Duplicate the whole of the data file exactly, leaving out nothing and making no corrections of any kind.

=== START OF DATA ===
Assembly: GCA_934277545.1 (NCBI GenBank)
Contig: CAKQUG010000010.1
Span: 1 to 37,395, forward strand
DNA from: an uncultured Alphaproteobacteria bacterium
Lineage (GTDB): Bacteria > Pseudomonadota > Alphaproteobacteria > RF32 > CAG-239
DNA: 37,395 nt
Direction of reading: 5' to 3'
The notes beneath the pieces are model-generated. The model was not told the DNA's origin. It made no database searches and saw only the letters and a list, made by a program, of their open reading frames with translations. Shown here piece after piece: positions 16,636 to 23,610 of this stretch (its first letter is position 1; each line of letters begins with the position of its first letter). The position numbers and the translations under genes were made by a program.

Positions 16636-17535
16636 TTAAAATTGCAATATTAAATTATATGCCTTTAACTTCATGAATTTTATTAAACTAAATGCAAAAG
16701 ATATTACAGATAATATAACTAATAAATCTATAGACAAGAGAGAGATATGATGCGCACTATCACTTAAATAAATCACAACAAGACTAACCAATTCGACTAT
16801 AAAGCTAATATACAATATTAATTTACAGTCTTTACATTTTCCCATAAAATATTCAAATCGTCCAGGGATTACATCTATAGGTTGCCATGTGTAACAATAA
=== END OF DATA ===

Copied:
Assembly: GCA_934277545.1 (NCBI GenBank)
Contig: CAKQUG010000010.1
Span: 1 to 37,395, forward strand
DNA from: an uncultured Alphaproteobacteria bacterium
Lineage (GTDB): Bacteria > Pseudomonadota > Alphaproteobacteria > RF32 > CAG-239
DNA: 37,395 nt
Direction of reading: 5' to 3'
The notes beneath the pieces are model-generated. The model was not told the DNA's origin. It made no database searches and saw only the letters and a list, made by a program, of their open reading frames with translations. Shown here piece after piece: positions 16,636 to 23,610 of this stretch (its first letter is position 1; each line of letters begins with the position of its first letter). The position numbers and the translations under genes were made by a program.

Positions 16636-17535
16636 TTAAAATTGCAATATTAAATTATATGCCTTTAACTTCATGAATTTTATTAAACTAAATGCAAAAG
16701 ATATTACAGATAATATAACTAATAAATCTATAGACAAGAGAGAGATATGATGCGCACTATCACTTAAATAAATCACAACAAGACTAACCAATTCGACTAT
16801 AAAGCTAATATACAATATTAATTTACAGTCTTTACATTTTCCCATAAAATATTCAAATCGTCCAGGGATTACATCTATAGGTTGCCATGTGTAACAATAA